The practice worksheet provides a list of 45 foods and a table of five columns to represent the five food groups. Students must place the 45 foods into the correct groups in the table. You may or may not allow them to use the content pages for reference.


For the homework assignment, students will track what they eat for two days. The worksheet displays two tables, one for each day, with columns and rows to track breakfast, lunch, dinner, and other foods, such as snacks. Students must write which group each food they eat belongs to: grains (G), vegetables (V), fruits (F), protein (P), dairy (D), or more than one (M). They may want help from a family member to fill out the chart.

Worksheet Answer Keys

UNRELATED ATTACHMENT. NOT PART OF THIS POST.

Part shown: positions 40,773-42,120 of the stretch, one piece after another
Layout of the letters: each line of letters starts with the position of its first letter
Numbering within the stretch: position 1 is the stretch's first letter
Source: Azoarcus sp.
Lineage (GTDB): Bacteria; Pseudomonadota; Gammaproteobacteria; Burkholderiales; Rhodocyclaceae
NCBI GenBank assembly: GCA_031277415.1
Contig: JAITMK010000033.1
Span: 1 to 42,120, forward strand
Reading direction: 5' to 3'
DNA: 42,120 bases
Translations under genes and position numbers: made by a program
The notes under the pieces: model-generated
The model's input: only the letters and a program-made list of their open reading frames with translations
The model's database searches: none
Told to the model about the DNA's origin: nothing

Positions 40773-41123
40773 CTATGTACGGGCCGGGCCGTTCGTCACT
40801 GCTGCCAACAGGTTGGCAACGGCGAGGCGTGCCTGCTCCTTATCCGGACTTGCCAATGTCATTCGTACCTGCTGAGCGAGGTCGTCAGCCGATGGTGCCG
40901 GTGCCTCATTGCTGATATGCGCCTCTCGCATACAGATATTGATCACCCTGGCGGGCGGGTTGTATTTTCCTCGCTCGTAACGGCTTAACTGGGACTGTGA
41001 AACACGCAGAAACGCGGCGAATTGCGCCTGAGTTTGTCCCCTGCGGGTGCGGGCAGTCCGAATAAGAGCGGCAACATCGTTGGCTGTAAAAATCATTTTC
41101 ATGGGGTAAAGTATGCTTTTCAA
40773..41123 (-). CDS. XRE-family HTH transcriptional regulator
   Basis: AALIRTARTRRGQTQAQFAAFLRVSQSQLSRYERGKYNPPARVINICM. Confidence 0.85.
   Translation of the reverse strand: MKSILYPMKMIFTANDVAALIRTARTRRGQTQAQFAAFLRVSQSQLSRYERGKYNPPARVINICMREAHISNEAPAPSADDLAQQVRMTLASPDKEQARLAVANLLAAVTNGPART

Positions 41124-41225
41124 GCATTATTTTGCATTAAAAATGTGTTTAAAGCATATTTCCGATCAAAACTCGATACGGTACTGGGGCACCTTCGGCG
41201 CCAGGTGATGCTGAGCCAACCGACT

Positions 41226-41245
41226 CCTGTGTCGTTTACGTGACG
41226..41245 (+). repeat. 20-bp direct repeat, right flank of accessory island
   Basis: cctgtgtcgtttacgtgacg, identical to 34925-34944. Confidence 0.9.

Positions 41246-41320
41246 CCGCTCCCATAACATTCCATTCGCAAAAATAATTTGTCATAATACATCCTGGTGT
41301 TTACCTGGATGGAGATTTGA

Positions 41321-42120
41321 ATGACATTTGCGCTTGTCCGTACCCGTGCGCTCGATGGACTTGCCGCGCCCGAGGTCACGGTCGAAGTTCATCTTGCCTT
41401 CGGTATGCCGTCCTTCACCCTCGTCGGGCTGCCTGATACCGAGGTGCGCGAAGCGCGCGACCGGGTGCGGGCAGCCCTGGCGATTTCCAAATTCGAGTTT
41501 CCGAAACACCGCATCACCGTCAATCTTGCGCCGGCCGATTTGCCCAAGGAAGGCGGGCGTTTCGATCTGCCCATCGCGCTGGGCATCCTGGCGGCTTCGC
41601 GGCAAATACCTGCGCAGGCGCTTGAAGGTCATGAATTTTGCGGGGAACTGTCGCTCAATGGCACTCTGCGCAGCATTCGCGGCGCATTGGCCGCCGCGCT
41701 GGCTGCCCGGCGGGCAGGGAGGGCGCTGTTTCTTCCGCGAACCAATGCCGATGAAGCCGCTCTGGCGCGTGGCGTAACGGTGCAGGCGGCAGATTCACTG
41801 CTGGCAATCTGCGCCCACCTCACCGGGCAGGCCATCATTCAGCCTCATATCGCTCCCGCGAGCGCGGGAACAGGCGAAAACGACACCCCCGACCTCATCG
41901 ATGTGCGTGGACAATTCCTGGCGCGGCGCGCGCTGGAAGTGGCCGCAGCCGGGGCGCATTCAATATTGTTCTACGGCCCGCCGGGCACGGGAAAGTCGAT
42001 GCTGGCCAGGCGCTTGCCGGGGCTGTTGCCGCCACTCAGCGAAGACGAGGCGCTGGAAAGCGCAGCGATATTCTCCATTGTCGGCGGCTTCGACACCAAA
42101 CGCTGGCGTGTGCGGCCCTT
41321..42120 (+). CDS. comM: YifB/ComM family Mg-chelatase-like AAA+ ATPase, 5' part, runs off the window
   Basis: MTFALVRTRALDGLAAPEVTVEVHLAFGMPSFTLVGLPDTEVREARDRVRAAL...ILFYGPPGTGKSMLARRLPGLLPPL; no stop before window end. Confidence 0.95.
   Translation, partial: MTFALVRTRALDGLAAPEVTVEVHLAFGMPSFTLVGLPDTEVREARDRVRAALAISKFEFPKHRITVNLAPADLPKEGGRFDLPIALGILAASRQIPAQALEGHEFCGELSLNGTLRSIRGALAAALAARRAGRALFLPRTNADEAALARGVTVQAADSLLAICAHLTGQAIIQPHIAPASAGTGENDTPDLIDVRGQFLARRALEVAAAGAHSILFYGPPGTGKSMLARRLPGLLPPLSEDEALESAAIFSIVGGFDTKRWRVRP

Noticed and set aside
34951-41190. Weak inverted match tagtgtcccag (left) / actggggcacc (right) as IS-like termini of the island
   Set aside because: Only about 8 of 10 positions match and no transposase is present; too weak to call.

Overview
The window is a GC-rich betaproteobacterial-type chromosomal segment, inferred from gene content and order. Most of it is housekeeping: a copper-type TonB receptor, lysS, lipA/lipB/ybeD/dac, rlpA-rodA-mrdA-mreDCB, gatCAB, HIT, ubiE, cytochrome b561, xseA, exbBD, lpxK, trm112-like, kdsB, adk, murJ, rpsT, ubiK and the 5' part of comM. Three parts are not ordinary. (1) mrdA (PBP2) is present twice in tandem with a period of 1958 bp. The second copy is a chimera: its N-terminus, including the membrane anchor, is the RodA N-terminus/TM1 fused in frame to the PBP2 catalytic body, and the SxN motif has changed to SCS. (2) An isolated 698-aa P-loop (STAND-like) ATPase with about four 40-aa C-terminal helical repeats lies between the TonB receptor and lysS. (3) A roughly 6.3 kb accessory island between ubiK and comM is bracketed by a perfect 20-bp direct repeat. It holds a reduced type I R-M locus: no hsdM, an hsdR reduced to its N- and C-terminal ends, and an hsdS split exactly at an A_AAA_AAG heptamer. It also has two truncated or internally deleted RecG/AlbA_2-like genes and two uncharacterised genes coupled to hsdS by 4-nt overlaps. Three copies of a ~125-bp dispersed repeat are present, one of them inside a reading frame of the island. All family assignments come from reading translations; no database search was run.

The last page of the lesson plan is an answer key for the practice worksheet. The answers are in red to make it easy to compare to students’ responses. If you choose to administer the lesson pages to your students via PDF, you will need to save a new file that omits this page. Otherwise, you can simply print out the applicable pages and keep this as reference for yourself when grading assignments.

Additional information


2nd Grade, 3rd Grade



State Educational Standards

NHES.1.5.1, NHES.2.5.1, NHES.5.5.1, NHES.7.5.2

Lessons are aligned to meet the education objectives and goals of most states. For more information on your state objectives, contact your local Board of Education or Department of Education in your state.